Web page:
Hi Karin - I agree with your DH! Sometimes it is better to just get rid of the old and bring in some new! That's why I took out more of the top soil this year than usual - it just didn't look and feel like good rich soil - definitely needed compost badly - looks & feels good now - like bagged potting soil ! My outside raised beds need refreshing too - not sure how I will amend them though - I have five 5'x16' beds in addition to our outside garden - I may refresh them with Azomite and alpha hay with some manure from our steers we raise every year. It gets too expensive to amend them like we do our GH? You have a lot of outside raised beds - how do you refresh them?

    Bookmark   January 8, 2014 at 2:14AM
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karin_mt(4 MT)

HI Hudson,

Well, it's good that you agree with DH because he is resolute and won't change his mind! I'm glad you had good results, that is a nice motivator for us. We won't tackle the job until late Feb or March - which is when we start planting in there.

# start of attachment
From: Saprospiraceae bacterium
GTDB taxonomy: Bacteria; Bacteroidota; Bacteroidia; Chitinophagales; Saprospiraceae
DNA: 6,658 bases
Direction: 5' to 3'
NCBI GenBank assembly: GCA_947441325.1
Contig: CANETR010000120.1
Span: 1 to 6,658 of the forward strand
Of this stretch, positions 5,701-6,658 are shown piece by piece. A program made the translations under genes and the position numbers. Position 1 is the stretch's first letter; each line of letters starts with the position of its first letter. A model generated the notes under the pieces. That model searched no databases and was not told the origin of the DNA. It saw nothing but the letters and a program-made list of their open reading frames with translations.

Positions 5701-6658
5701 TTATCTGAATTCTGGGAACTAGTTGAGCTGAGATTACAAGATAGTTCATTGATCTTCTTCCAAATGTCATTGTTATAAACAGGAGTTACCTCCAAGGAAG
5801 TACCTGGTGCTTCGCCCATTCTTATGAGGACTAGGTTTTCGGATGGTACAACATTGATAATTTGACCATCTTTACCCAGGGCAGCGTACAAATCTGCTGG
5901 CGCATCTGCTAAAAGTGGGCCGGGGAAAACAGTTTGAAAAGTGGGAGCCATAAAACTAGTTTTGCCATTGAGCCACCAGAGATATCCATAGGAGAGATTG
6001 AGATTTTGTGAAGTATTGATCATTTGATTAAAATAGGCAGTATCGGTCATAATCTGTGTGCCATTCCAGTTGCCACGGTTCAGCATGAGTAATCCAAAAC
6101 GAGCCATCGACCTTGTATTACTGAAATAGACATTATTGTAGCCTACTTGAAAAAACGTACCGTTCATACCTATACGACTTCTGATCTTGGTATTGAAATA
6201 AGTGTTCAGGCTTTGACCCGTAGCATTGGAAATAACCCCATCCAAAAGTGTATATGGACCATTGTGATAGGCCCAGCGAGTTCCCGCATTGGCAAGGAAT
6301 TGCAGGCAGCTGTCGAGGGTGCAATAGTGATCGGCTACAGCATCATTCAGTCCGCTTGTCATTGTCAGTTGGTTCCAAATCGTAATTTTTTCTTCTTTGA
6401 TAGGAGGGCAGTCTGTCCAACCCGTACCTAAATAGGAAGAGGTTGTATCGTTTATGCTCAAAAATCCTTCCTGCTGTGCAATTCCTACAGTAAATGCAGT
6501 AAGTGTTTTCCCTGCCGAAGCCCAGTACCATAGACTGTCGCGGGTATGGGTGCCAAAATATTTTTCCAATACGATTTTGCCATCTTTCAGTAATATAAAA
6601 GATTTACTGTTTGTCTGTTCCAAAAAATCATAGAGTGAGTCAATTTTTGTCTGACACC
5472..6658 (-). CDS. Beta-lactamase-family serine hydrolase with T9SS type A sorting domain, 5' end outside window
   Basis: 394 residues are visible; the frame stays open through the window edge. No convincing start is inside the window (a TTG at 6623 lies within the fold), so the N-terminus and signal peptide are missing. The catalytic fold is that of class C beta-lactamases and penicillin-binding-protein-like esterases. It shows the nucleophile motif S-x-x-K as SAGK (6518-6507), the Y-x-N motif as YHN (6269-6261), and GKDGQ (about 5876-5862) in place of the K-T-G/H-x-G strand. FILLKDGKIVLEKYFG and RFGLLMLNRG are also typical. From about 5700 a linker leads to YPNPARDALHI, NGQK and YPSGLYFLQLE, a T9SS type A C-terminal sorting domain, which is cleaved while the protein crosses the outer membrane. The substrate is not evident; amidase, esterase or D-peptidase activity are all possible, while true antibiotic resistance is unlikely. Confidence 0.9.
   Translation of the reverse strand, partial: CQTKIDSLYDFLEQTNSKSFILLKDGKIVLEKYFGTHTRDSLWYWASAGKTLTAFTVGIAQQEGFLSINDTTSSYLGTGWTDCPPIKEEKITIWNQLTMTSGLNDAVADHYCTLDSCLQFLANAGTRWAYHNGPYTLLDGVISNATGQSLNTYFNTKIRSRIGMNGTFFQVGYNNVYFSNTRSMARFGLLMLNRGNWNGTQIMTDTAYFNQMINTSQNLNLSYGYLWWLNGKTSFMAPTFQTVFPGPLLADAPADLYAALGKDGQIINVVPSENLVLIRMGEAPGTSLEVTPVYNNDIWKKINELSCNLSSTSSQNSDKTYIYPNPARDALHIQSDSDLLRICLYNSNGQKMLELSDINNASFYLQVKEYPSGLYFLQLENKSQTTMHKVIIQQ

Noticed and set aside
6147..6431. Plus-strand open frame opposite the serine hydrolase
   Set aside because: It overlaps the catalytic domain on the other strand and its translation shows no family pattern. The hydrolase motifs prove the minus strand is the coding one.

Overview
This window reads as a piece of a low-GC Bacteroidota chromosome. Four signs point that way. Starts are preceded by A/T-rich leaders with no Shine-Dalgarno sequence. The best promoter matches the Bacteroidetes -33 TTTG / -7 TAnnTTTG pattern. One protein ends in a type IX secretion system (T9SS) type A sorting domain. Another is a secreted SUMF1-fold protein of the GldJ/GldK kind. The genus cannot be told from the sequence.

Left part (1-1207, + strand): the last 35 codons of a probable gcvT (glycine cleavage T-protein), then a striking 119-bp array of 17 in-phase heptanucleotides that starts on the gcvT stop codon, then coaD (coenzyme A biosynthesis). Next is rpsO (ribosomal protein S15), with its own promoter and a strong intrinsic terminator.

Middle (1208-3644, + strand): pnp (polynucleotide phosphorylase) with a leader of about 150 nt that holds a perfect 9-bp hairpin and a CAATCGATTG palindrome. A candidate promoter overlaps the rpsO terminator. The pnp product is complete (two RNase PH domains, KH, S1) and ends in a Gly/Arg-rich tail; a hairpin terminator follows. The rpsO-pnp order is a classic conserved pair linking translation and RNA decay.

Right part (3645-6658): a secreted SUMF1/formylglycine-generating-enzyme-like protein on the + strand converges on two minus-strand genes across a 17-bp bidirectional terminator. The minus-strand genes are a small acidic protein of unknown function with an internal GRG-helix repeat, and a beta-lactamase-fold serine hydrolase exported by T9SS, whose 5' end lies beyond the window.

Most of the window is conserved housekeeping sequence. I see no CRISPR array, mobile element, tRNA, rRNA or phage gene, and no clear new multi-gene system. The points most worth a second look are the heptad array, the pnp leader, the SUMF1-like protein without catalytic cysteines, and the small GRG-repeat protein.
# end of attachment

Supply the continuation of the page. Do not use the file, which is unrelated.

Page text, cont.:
I'll have to think about what amendments to add. Usually I use peat moss, gypsum, and a low-dose organic pelleted fertilizer. I use those same things in the raised beds outside too. I upped the fertilizer amount last year and in some cases I did really lavish preparation. But overall I definitely have a lower yield. Maybe I need to do more re-mineralizing? Or switch to a different kind of fertilizer? Or get some organic manure? Plenty of time to ponder all that. For now I'm enjoying eating all the foods we put up last fall and thumbing through seed catalogs while dreaming of butter lettuce.

    Bookmark   January 8, 2014 at 11:33PM
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Hudson, I do use driptape under plastic. I would use hi-legume hay if "Rain hay" would be cheaply available- used it a few years ago and it required numerous trips over the hay with a 3-point mower followed by hours of cultivation to incorporate the material into the soil uniformly. In future I'd opt for a few inches at a time as I presently do with the peat.

Proper fertility is of utmost importance. One needs to start with a pH test and there is almost 100% chance that fertigation during the growing season will boost yields significantly. I'd be most concerned of where replacement soil is coming from and potential for herbicide residues, excess nutrients or even toxic minerals.

    Bookmark   January 9, 2014 at 8:31AM